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6x42 in Swedish service

Started by Robert Forslund, August 16, 2020, 03:20:28 pm

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Robert Forslund

Dear colleges.
In my book "Swedish military binoculars" from 2009, on page 14, I wrote about Swedish navy binoculars:
"One notable observation is that the binoculars Zeiss 12x50 (Abbe König) and 6x42 from Zeiss and Voigtländer respectively were well known to the officers. One suspects that these binoculars had seen use in the Swedish navy, but there is no definite evidence. Until now none of these binoculars have been found with Swedish markings."
I have now in my collection a Voigtländer 6x42 with Swedish army markings. A big crown and an A for artillery. (See pictures)
There is a standard army graticule on the right side.
My friend and fellow BHS member Joakim has two of these binoculars. One exactly as mine and one originaly marked by Kaiserliche Marine and with Swedish markings added later.
All of these 6x42 are made by Voigtländer.
This leads me to speculate if there really were Swedish issued Zeiss 6x42 or if my statement was wrong.
Does anyone on this forum have 6x42 Zeiss binoculars with Swedish markings?


Niall McLaren

Great find Robert - the Voigtländer 6x42 is one of my favourite Ww1 navy binos but I've never seen non Kaiserliche Marine versions.
"A little bit of something beats a whole lot of nothing." - Little Richard

Peter De Laet

Dear Robert,

Not in my collection unfortunately...
"Wer schaffen will, muss fröhlich sein!" Theodor Fontane, 1819-1898.

Winfried Tuerk

Hello Robert, very important find! Be kind and tell me the serial number.
All the best - Winfried
living without binoculars is possible but senseless - paraphrasing Loriot "living without puc is possible ..."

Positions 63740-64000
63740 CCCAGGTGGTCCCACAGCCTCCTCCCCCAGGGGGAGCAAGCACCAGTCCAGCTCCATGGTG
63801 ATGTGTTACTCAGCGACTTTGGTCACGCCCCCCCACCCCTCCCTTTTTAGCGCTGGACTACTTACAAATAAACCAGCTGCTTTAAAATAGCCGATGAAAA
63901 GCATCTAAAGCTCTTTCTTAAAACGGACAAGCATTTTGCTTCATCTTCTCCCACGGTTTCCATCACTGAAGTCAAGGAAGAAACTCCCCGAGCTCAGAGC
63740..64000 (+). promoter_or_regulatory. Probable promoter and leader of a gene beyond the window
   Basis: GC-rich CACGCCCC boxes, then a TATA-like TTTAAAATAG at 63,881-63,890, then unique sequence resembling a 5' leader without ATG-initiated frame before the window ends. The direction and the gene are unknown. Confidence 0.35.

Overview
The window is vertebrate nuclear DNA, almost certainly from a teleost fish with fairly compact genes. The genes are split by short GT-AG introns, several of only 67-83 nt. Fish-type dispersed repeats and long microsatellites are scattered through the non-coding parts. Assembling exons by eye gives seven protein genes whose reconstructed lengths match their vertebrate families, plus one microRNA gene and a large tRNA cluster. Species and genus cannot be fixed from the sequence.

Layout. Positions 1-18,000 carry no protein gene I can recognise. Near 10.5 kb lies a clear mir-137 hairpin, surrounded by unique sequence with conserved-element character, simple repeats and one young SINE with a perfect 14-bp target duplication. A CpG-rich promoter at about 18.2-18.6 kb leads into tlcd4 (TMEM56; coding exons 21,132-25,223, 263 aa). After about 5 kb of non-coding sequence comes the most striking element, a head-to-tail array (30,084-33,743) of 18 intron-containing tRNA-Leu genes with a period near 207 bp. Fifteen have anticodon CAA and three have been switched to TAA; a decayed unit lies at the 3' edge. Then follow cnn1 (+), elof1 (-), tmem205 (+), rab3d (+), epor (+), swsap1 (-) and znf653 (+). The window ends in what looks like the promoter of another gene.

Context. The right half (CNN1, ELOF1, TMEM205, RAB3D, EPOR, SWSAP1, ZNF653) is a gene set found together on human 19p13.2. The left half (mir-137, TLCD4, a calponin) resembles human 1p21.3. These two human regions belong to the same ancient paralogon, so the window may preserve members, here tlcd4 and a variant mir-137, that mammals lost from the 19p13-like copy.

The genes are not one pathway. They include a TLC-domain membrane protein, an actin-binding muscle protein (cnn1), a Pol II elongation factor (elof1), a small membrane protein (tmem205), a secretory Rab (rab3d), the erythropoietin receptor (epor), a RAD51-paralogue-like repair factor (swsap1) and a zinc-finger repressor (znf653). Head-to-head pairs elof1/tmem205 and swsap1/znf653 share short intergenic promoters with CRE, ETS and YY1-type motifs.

Robert Forslund

Thank you all!
Winfried the serial No. is 83067.
Can you give an estimate when the binocular was made?

Winfried Tuerk

Hello Robert, thanks for the serial number. My Voigtländer database is unfortunately still very small, and we do not know whether Voigtländer has numbered their binoculars accordingly. If that was the case, then your very nice Navy glass was produced 1919 or - more likely - 1920.

Binoculars made by Voigtländer before or during the first third of the Great War were charactericed by the extensive use of brass. They have serial numbers between 20000 and 40000. Between 40000 and about 77000 my database has a lot of entries of glasses intended for military use with zinc plates and steel tightening knobs.

After World War I, binoculars manufacturers begun to use brass again for plates, eyepieces, knobs and other parts.

But that's just my two cents opinion... ;)
living without binoculars is possible but senseless - paraphrasing Loriot "living without puc is possible ..."

Robert Forslund

The binocular is really heavy.
I think your theory about the metal used post war seams to fit.
This also confirms your dating of when the binocular was made.
Thank you!

Zbig Fiema

My own model has zinc plates and the serial number is 66036. So probably made during the later part of WW1, as you suggested, Winfried. Seems to have the Lion of Braunschweig on the right side. Since no kaiserliche Marine markings, probably used by the Army?

Niall McLaren

Weren't the army ones marked Dienstglas or DF? My two 10x50's are but I can't remember the serials although I know they're later war zinc plated. Maybe a private purchase Zbig?
"A little bit of something beats a whole lot of nothing." - Little Richard

Zbig Fiema

Yes, Niall. Private purchase is a strong possibility. Unfortunately, the right plate is so much corroded but there might have been DF or Dienstglas marking there, I suppose.

Niall McLaren

Indeed - damn their zinc plates! >:(
"A little bit of something beats a whole lot of nothing." - Little Richard